- Anandpur Sahib, Punjab. Perfect opportunity if you’re looking at a exceptional experience at the Indian color festival, Anandpur Sahib in Punjab celebrates Hola Mohalla around the time of Holi. It’s an elaborate demonstration of the warrior side of Sikhs and includes presentations of fierce traditional martial arts called Gathka, Kushti, desi Indian wrestling, mock sword and stick fighting as well as acrobatic military exercises.
- Jaipur, Rajasthan. While the entire city celebrates Holi festival of colors with gusto; the main highlight for overseas tourists is the special event by Rajasthan Tourism on the lawns of Hotel Khasa Kothi, a premium property of the government run tourism department. The event features RajasthanI folk music and their infectious dance performances along with mounds of color in different shades of red, pink, and yellow. The good thing is you don’t need to be a guest at the hotel to be a part of the festivities.
- Udaipur, Rajasthan. Truly blue blooded and spectacular celebrations by the Royal Palace of Mewar family standout on the eve of Holi in Udaipur. The regal parade with finely bedecked horses and elephants accompanied with the beats of the royal band begins from the Royal residence to the City Palace, Manek Chowk. The dapper Maharaja of Mewar then lights the holy pyre in the presence of guests and other dignitaries. Passes for the Indian color festival are available if you find yourself interested.
- Hampi, Karnataka. South India is not known to observe Holi; however Hampi, with a large influx of foreign tourists, celebrates Holi festival of colors in the same lively manner that has made North Indian Holi famous. The riot if colors around the ruins of the massive Vijaynagar Empire make for a dazzling sight.
- Goa. Holi in Goa is more a part of the month long spring festival, Shigmo or Shishirotsava. Since Goa is a favorite of North Indian tourists, the Indian color festival of late has acquired many shades of their cultures, including colors, water and booze. The salubrious environment though makes for a big difference in enjoying Holi festival of colors as drenching in water is more common and preferred here.
- Tribal Holi. The ethnic tribes of India celebrate Holi in their own distinct manner. The Bhils of Rajasthan and Madhya Pradesh have retained their ancient pre-Hindu customs, yet they see so familiar if you know even a cursory bit about the festival. They light a bonfire to worship Holimata- the goddess of Holi, and villagers bring kesudo, mango spring flowers, and grains to signify a new beginning. The younger men have their own reason to celebrate more zealously- they are allowed to choose girls for marriage this day!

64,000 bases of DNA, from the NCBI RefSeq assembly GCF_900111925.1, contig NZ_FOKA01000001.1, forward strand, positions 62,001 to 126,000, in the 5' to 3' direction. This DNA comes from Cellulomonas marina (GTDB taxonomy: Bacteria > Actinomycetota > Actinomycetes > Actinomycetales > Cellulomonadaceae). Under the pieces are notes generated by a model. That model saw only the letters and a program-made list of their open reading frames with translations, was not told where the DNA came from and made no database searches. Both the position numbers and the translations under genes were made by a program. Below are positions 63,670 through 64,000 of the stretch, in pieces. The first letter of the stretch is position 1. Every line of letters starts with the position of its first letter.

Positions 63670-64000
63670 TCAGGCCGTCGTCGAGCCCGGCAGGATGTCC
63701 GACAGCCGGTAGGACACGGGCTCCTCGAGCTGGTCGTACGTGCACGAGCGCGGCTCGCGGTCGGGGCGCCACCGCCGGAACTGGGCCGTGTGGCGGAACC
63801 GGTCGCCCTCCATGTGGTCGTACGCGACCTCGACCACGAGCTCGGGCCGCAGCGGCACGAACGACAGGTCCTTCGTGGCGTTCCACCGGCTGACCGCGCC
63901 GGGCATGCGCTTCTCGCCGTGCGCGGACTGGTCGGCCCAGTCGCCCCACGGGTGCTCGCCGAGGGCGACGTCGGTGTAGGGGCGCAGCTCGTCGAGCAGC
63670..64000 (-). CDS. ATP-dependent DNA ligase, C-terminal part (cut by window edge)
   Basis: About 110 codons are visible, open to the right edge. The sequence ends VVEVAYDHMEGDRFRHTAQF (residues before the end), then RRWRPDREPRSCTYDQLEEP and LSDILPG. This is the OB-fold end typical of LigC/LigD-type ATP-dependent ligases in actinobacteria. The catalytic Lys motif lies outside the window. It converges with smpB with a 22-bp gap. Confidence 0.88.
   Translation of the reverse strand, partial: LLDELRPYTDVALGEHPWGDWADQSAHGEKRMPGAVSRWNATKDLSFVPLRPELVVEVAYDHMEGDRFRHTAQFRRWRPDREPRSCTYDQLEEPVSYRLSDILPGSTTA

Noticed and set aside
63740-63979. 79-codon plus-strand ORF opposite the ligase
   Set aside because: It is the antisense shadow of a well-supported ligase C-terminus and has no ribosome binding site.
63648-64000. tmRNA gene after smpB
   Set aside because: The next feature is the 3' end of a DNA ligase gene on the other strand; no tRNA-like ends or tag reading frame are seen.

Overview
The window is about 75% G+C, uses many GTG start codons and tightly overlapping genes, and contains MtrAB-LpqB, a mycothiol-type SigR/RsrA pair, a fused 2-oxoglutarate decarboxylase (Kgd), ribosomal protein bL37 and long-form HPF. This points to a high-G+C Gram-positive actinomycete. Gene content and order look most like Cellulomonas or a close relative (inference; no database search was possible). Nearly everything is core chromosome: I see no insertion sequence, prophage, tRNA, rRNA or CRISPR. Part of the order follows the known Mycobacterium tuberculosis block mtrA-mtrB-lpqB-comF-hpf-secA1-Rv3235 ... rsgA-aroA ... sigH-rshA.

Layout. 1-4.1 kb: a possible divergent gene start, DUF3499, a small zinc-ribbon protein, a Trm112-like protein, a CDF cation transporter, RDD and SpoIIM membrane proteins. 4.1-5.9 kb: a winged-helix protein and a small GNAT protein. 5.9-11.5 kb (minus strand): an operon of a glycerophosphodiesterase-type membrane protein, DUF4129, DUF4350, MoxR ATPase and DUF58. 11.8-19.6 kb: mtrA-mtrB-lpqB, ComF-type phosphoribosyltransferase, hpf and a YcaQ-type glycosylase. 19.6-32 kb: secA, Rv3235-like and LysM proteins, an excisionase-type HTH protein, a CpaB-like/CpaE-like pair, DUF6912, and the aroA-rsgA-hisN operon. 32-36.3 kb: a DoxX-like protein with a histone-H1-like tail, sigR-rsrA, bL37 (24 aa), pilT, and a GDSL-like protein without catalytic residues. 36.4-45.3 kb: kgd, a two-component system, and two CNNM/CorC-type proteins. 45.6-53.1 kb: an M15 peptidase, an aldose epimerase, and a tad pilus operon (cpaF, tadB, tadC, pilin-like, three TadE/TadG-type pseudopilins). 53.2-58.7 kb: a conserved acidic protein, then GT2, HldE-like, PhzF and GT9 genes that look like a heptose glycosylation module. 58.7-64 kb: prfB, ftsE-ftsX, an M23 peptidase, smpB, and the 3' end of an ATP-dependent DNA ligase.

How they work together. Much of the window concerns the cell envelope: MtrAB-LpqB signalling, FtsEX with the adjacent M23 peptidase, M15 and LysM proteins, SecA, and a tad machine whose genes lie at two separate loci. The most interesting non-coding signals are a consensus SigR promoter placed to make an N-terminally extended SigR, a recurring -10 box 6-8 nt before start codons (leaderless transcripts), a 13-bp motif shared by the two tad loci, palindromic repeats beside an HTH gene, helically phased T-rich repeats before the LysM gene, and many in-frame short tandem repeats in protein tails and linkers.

- Orissa. Known as Dol Purnima here, Holi is celebrated by taking out a palanquin procession of Lord Jagannath, the local form of Krishna in Orissa. This procession is then taken around the city with people taking turn to swing the palanquin and alongside, spraying colors all around. By the evening, the ‘gwalas’ or the milkmen take over the festivities, place the idol of Lord for night in a specially erected tent called ‘Jhoolan Mandap’ and play a local game, Dandi Khela. The following morning, colors are smeared on the idol and people start playing with colours to mark Holi. The occasion is further refreshed as people relish the special Dol Purnima delicacies such as Pethas, and Laddoos made of puffed rice and sesame seed. As the day comes to a close, the idol is given a dip in the local pond and taken back to the temple.
Before I finish this article about the 15 best Indian places to celebrate Holi festival of colors, I’ll be doing a disfavor if I miss to mention the food and drinks that form an integral part of every Indian festival. Holi is no different; in fact it’s rather special as the festival of Holi in India kind of legitimates cannabis on this special day!
Available in the local name of bhang, it can be taken in various forms such as in a delectable milky drink called thandai which is prepared with milk, sugar and dry fruits like almonds, pistachio, cardamom and saffron. Other common bhang foods include pakodas or fritters, kulfi (desi ice cream), and chutney (savory paste taken with regular Indian food). Bhang is a mild stimulant whose euphoric effects last for a short period of time and helps in shedding inhibitions in a flash.
Another traditional food associated with Holi festival of colors is gujia, a sweet dumpling of semolina filled with a luscious mixture of sweetened khoya (milk solids) and dry fruits, almost in equal proportion. I’ve witnessed people offering a gujia with bhang added to it surreptitiously; keep an eye on where you buy or who you accept it from.
While Holi is a dramatic event for any foreign visitor to India, I’ll suggest you to avoid going to the main streets as it can get really raucous, especially for white females.
It’s always better to look for private parties where the number of people is in control and only acquaintances are invited- much safer than being among a bunch of stoned strangers.